Food + Drink

5 Squash Recipes to Warm up Your Winter Meals

It’s that time of year when beautiful, ripe squash are piled high in bins throughout our favorite grocery stores and farmers’ markets. To help you take advantage of the bounty, we’ve compiled a list of our favorite recipes featuring fall’s most beloved ingredient.

Stuffed Shells with Butternut Sauce

From Low-So Good by Jessica Goldman Foung, photographs by John Lee

Low-So Good- Stuffed Shells with Butternut Sauce

Serves 4 to 6

  • One 12-oz [340-g] box jumbo pasta shells
  • 1 tsp olive oil, plus more for drizzling
  • 4 oz [115 g] ground pork, or 1 cup [100 g] grated zucchini
  • 2 cups low-sodium ricotta
  • 1/2 cup [15 g] chopped fresh basil, plus more for garnish
  • 1/8 tsp ground allspice
  • 4 cups [960 ml] Roasted Pepper and Butternut Squash Soup (recipe below)

1. Preheat the oven to 375°F [190°C]. Lightly oil a 9-by-12-in [23-by-28-cm] baking dish.
2. Bring a large pot of water to a boil over high heat and add the pasta shells. Turn the heat to medium-high and cook until al dente, 6 to 8 minutes. Drain the pasta shells in a colander and rinse with cool water.
3. Meanwhile, add the olive oil to a medium skillet or sauté pan and heat over medium-high heat. When hot, add the ground pork and cook until browned and no longer pink, stirring frequently, 6 to 8 minutes. Drain the fat and set the cooked meat aside in a small bowl.
4. In a medium bowl, combine the cauliflower “ricotta,” basil, cooked pork, and allspice and mix well. Set aside.
5. Spread 1 cup [240 ml] of the squash soup in the bottom of the prepared baking dish. Fill each pasta shell with the “ricotta” mixture, about 1 Tbsp per shell, and place in the baking dish in a single layer, seam-side up, over the squash soup. Cover the stuffed shells with the remaining 3 cups [720 ml] soup. Drizzle a little olive oil over the top, cover the dish with aluminum foil, and bake until the shells are tender, 15 minutes. Uncover the dish and continue to bake for another 10 minutes. Turn on the broiler for the final 3 minutes to crisp the pasta shells. Garnish with basil, and serve hot.

To make the Roasted Pepper and Butternut Squash Soup:

Makes 5 to 6 cups

  • 1 red bell pepper
  • 2 Tbsp unsalted butter
  • 1 cup [120 g] chopped yellow onion
  • 4 garlic cloves, minced
  • 4 cups [560 g] cubed butternut squash
  • 1/4 tsp salt- free garlic powder
  • 1/4 tsp freshly ground black pepper
  • 1/8 tsp red pepper flakes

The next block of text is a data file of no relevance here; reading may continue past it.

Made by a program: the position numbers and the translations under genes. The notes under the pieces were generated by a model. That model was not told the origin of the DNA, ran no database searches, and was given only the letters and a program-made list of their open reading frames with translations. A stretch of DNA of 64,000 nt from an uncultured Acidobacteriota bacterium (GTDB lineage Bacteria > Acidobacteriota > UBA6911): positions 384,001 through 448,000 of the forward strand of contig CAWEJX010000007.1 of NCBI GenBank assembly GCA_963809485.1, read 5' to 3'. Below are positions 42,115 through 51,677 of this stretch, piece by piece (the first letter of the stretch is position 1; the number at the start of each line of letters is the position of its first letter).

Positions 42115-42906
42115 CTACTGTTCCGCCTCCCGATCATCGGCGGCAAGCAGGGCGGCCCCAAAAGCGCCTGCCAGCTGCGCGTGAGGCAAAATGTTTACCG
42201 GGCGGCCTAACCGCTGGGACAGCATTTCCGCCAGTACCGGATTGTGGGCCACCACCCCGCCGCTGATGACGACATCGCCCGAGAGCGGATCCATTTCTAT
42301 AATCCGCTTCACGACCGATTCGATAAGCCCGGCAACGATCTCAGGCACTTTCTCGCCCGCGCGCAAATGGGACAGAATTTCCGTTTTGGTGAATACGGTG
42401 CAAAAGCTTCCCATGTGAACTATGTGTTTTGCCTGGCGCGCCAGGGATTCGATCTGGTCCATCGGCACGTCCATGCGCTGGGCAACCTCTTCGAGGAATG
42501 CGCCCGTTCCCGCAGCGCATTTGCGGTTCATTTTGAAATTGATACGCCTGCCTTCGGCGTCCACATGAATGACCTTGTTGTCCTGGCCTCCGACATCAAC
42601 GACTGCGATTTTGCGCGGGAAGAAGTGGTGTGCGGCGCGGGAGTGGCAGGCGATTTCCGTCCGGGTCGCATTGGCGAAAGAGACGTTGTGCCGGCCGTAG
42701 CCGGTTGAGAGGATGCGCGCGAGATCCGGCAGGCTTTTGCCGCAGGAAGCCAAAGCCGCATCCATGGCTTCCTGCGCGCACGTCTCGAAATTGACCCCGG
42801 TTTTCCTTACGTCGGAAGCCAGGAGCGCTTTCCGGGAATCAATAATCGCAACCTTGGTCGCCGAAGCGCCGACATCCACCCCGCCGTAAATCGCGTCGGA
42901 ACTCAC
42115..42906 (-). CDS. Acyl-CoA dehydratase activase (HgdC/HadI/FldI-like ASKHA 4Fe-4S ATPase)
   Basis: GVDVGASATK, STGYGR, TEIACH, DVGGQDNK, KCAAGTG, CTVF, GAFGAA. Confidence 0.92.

• 4 cups [960 ml] water
  1. Preheat the oven to broil and line a small baking pan with aluminum foil.
  2. Cut the bell pepper in half and remove the stem and seeds. Lay the pepper halves cut-side down in the prepared pan. Broil until charred, 15 to 20 minutes. Remove from the oven and, using tongs, put the halves in a medium bowl. Use the foil to cover the bowl and let steam, about 15 minutes. After they are cool to the touch, remove and discard the charred skins. Set aside.
  3. In a large soup pot, melt the butter over medium-high heat. When the butter begins to turn a golden brown color, about 2 minutes, add the onion and garlic and cook, stirring frequently, until softened, 2 to 3 minutes longer. Add the squash, garlic powder, black pepper, and red pepper flakes. Stir to combine. Add the water, stir, and bring to a boil. Turn the heat to low, cover, and simmer for 20 minutes. Remove from the heat.
  4. Roughly chop the roasted red pepper and add to the pot. Using an immersion blender, purée the soup in the pot until smooth. Return the soup to medium-high heat, and bring to a boil. Turn the heat to medium and cook, stirring occasionally, until the soup is reduced to your liking, another 10 to 15 minutes. Serve immediately.

 

Whole-Wheat Penne with Pumpkin, Rosemary, and Pine Nuts

From Feast by Sarah Copeland, photographs by Yunhee Kim

Whole-Wheat Penne with Pumpkin, Rosemary, and Pine Nuts

Serves 4 to 6

  • 2 to 3 tbsp extra-virgin olive oil
  • 3 or 4 garlic cloves, smashed
  • 1 small pumpkin or butternut squash, peeled, seeded, and chopped
  • Pinch of red pepper flakes
  • 2 small sprigs fresh rosemary
  • Sea salt and freshly ground black pepper
  • 1 lb/455 g whole-wheat penne
  • 4 cups/960 ml marinara sauce
  • Parmigiano-Reggiano or pecorino cheese for grating
  • ¼ cup/15 g toasted pine nuts (note below)
  1. Bring a large pot three-fourths full of salted water to a boil over high heat.
  2. Meanwhile, heat 2 tbsp of the olive oil in a large skillet over medium heat. Add the garlic, pumpkin, red pepper flakes, and rosemary and cook until the pumpkin is tender, 7 to 10 minutes, adding the remaining 1 tbsp of oil if needed. After the pumpkin absorbs all the oil, add 2 tbsp boiling water and continue cooking. Season with salt and black pepper. If you like, chop up a few of the crispy rosemary sprigs for garnish, or remove and discard them.
  3. Add the penne to the boiling water and cook until al dente, about 9 minutes. Drain, reserving ¼ cup/60 ml of the pasta cooking liquid for the sauce.
  4. Warm the marinara sauce in a large pot over low heat. Add the cooked pasta to the sauce and toss gently to coat, adding the pasta cooking liquid as needed, 1 tbsp at a time, to your desired consistency.
  5. Scoop the dressed pasta into shallow bowls and spoon the pumpkin mixture over the top. Grate or shave Parmigiano Reggiano over the top with a vegetable peeler and sprinkle with the pine nuts. Serve warm.